According to the Teachspin website http://www.teachspin.com/instruments/faraday/index.shtml, Faraday rotation has a practical application in optical isolators.
"An optical isolator is a device that allows light to go through in one direction but severely attenuates reflected light propagating in the opposite direction. Modern ultra-high field permanent magnets and special paramagnetic glasses have made these devices quite small, but not cheap (about $2K)."
Optical isolators are applied to optical fiber systems and audio signal switching. They "have important applications in telecommunications preventing reflected signals on fiber optic cables from producing unwanted signals. Isolators are important when lasers are used because reflected light can cause havoc with the operation of the laser itself."
Also, Faraday rotation is used to detect magnetic fields in interstellar space.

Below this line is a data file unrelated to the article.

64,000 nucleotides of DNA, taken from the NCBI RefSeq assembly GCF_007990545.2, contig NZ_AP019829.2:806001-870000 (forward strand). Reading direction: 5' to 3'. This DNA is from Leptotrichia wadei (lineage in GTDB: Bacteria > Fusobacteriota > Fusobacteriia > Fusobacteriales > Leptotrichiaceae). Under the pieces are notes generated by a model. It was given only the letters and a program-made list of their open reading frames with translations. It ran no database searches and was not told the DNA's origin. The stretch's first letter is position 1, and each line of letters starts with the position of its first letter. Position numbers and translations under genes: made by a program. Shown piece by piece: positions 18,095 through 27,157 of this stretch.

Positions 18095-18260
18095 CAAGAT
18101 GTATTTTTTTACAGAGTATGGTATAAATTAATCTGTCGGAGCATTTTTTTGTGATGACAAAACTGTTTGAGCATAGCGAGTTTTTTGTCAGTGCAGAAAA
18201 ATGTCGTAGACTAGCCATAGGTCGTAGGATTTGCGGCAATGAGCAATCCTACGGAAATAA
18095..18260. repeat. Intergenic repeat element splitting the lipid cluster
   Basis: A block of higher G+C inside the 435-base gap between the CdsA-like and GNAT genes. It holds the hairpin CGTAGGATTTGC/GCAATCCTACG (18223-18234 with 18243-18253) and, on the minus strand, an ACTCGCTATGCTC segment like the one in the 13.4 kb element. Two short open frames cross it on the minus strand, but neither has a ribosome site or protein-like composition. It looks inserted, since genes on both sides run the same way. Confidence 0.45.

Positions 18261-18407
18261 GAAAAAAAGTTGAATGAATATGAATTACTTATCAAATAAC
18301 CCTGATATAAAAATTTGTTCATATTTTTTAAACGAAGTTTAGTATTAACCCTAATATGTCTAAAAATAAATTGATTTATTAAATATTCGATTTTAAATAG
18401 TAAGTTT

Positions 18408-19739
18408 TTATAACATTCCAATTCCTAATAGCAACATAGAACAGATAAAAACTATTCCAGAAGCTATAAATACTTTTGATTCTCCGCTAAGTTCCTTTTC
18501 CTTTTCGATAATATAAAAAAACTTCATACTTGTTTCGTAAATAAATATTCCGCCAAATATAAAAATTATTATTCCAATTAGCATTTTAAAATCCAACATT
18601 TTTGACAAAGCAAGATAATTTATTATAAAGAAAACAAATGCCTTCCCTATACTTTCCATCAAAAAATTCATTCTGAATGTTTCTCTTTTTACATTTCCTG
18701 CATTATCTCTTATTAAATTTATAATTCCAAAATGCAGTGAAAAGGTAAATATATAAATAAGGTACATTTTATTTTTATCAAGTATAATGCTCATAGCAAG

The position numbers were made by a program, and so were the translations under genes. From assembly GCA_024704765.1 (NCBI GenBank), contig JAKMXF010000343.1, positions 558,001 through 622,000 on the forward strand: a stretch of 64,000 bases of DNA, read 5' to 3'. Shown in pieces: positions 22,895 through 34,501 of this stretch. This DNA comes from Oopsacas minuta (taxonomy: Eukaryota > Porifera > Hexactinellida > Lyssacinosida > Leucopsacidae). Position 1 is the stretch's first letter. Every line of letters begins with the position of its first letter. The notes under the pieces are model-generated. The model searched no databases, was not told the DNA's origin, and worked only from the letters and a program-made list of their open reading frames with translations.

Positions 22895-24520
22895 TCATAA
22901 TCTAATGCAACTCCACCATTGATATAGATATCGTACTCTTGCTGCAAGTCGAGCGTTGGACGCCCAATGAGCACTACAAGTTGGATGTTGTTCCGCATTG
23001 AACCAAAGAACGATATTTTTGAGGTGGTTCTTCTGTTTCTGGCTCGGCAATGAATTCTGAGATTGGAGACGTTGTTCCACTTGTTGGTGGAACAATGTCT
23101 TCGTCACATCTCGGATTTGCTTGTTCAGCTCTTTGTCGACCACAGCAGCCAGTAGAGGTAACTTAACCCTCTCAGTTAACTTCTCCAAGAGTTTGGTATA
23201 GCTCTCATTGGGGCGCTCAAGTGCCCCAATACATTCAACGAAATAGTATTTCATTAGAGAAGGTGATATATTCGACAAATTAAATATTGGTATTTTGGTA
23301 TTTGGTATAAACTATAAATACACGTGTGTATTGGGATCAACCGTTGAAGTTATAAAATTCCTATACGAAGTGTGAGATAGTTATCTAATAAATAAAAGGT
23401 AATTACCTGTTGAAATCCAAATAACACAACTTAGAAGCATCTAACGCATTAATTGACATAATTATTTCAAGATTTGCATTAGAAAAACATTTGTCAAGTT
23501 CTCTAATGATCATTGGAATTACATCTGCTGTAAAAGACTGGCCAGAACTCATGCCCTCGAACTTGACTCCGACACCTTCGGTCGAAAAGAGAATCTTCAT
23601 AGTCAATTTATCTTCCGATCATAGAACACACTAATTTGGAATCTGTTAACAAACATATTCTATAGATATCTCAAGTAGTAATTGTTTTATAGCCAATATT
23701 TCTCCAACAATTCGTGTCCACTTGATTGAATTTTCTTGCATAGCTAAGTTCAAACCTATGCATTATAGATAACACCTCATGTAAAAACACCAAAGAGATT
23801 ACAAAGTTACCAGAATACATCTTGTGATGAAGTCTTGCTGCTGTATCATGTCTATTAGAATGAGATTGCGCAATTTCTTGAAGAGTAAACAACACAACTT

To do this, astronomers/physicists have to estimate the electron density of the space that they are examining, and sum up the cumulative effects of all magnetic fields (parallel to the propagation of the light) between the source and where the measurements of polarization are carried out, on Earth.
In interstellar space, the angle of rotation is proportional to the number of electrons that the light hits times the strength of the magnetic field (parallel to the propagation of the light) multiplied by (integrated over) the distance that the light travels in the field, divided by the wavelength of light squared. By comparing and analyzing the relative degrees of polarization at various different wavelengths, astronomers can map out magnetic fields far out in the universe! (At least what they were when the light passed through them, which could have been a very long time ago.)